Library unveils Social Justice and Diversity Collection

10th February 2022
Dr. James Wilkerson, flanked by Interim Chancellor Dr. Kathryn Girten (l) and Librarian Courtney Block (r) prepares to cut the ribbon, opening the Social Justice and Diversity Collection at the IU Southeast Library. Photo by Hannah Heffley.

By Steven Krolak

(NEW ALBANY, Ind.)–In a ceremony by turns solemn and uplifting, interim Chancellor Dr. Kathryn Girten cut the ribbon to officially open the new Social Justice and Diversity Collection in the IU Southeast Library.

The collection is dedicated to the memory of Ms. Breonna Taylor, a 26-year old EMT nurse from Louisville killed by law enforcement officers in 2020. Taylor’s death, along with that of George Floyd, murdered by police in Minneapolis, Minnesota, ignited nationwide protests over longstanding racial injustice, and resulted in the rejection of so-called no-knock warrants in Kentucky.

It contains books that honor a range of diverse identities and ethnicities. The titles can be found on the Library’s website at

As Dr. Girten observed, it looks like America.

The collection was the brainchild of Dr. James “Joey” Wilkerson, director of staff equity and diversity and deputy Title IX coordinator at IU Southeast. The idea emerged during a virtual town hall in which the IU Southeast community gathered and discussed the protests in Louisville and social justice more broadly.

Following the town hall, Wilkerson began collaborating with the Library team led by Courtney Block, instruction, reference and user engagement librarian. This team, which included Block’s colleagues Libbie McMahan, Phyllis Nachand, and Melanie Hughes, and was supported by Library Director Kate Moore, set about creating a dedicated space in which to highlight books on topics of social justice and diversity. Students also lent a helping hand: Haley Feigel created a digital guide to the collection, and Caleb Brison helped move shelves and arrange the contents. The collection comprises 78 volumes, divided into three sections, one each for children, young adults and adults. Each section contains 26 books, to honor Taylor’s all-too-brief life.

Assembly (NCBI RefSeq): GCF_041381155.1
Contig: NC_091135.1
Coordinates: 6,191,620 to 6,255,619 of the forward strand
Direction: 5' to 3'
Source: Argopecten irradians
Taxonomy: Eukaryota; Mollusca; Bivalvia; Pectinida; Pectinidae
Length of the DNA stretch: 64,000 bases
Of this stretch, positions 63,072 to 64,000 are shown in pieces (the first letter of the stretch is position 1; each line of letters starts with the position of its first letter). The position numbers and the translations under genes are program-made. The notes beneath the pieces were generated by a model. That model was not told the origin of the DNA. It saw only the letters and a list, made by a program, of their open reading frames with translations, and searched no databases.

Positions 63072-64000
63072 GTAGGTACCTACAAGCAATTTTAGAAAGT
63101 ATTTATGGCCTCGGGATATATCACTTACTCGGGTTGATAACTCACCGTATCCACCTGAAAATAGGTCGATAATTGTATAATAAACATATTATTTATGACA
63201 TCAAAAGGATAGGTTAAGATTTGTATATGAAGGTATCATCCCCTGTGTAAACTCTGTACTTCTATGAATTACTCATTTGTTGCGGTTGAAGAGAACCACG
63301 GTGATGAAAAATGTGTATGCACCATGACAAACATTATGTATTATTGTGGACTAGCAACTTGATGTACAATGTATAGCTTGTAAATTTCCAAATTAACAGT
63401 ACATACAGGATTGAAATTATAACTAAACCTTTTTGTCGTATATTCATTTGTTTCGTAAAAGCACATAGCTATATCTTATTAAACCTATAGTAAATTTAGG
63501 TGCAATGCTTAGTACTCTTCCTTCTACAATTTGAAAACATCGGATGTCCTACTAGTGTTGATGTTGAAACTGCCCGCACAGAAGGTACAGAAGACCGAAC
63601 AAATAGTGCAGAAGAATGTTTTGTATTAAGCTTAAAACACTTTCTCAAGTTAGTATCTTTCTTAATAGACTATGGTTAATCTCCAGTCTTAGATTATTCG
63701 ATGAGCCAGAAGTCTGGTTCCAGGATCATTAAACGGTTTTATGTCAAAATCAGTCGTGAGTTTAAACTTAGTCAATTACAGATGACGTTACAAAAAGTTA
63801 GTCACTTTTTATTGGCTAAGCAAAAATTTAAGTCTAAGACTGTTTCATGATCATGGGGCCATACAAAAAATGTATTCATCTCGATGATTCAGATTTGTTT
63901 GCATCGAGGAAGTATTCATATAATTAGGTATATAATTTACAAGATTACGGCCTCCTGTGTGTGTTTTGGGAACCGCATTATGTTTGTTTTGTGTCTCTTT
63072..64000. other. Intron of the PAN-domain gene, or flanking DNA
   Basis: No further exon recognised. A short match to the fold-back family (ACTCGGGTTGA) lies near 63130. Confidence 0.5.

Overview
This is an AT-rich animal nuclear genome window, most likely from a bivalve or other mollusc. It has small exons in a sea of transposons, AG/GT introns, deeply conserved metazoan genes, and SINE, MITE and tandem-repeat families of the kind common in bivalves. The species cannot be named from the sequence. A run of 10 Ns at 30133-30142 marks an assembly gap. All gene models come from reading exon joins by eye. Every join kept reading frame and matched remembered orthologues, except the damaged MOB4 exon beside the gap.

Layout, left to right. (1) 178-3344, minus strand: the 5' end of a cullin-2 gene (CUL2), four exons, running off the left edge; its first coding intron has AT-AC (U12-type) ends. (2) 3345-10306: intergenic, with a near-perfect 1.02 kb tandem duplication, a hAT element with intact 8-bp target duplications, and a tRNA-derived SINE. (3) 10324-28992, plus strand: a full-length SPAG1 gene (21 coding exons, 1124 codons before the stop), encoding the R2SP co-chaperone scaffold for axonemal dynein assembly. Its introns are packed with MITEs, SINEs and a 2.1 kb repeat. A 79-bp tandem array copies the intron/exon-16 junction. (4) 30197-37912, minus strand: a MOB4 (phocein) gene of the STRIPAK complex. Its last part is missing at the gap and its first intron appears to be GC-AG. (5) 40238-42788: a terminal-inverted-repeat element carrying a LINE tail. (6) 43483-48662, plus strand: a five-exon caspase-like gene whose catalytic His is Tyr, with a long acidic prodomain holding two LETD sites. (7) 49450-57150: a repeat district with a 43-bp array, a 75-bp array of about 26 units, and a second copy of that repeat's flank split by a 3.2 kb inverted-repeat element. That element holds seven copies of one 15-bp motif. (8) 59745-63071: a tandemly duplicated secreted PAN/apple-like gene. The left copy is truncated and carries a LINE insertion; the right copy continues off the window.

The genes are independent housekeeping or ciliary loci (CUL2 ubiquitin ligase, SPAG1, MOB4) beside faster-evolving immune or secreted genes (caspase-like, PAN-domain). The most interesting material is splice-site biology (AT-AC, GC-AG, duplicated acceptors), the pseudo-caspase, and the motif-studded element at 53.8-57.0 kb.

In her remarks, Dr. Girten commended the staff on assembling a resource for all.

“As it grows, this collection will give courage, hope, and most importantly tools to those seeking or fighting for acceptance, inclusion and empowerment,” Dr. Girten said. “And to those who have grown up—or are still in the process of growing up–in privilege of all kinds, this collection will hold up a mirror, providing context to understand today’s conversations around social justice, and offering tools to make our community, our nation and our world a fairer place.”

Dr. Wilkerson paid tribute to the collaborative spirit that turned an idea into a reality.

“The Social Justice and Diversity Collection is the culmination of almost two years of work between my office and our library,” Wilkerson said. “It gives our diversity, equity and inclusion work a physical literary center on campus.”

Block observed that libraries across the country have not always been hospitable places for people of color, making it even more important that today’s libraries remain dedicated to representation and diversity, and continue to offer resources that urge patrons to pay attention to issues surrounding equality and social justice.

“Libraries today are not only places of learning and access to resources,” Block said. “They are gathering places and social centers that help foster a sense of community and belongingness.”

Homepage photo by Hannah Heffley.

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